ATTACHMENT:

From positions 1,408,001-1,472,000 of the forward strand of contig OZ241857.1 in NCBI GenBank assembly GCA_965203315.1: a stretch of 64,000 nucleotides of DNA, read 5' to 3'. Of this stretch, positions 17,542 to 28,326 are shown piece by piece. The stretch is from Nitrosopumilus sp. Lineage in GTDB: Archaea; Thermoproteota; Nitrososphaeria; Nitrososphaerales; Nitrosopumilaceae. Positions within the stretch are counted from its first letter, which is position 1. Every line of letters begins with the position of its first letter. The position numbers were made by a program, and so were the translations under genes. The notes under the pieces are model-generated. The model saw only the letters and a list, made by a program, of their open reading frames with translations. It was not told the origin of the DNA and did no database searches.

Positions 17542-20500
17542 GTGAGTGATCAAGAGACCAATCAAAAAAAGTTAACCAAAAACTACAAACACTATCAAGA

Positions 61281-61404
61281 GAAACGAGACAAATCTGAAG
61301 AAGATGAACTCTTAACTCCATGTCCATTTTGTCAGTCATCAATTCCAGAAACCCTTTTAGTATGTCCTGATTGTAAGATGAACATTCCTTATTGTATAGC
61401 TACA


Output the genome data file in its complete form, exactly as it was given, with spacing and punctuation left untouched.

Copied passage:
From positions 1,408,001-1,472,000 of the forward strand of contig OZ241857.1 in NCBI GenBank assembly GCA_965203315.1: a stretch of 64,000 nucleotides of DNA, read 5' to 3'. Of this stretch, positions 17,542 to 28,326 are shown piece by piece. The stretch is from Nitrosopumilus sp. Lineage in GTDB: Archaea; Thermoproteota; Nitrososphaeria; Nitrososphaerales; Nitrosopumilaceae. Positions within the stretch are counted from its first letter, which is position 1. Every line of letters begins with the position of its first letter. The position numbers were made by a program, and so were the translations under genes. The notes under the pieces are model-generated. The model saw only the letters and a list, made by a program, of their open reading frames with translations. It was not told the origin of the DNA and did no database searches.

Positions 17542-20500
17542 GTGAGTGATCAAGAGACCAATCAAAAAAAGTTAACCAAAAACTACAAACACTATCAAGA

Positions 61281-61404
61281 GAAACGAGACAAATCTGAAG
61301 AAGATGAACTCTTAACTCCATGTCCATTTTGTCAGTCATCAATTCCAGAAACCCTTTTAGTATGTCCTGATTGTAAGATGAACATTCCTTATTGTATAGC
61401 TACA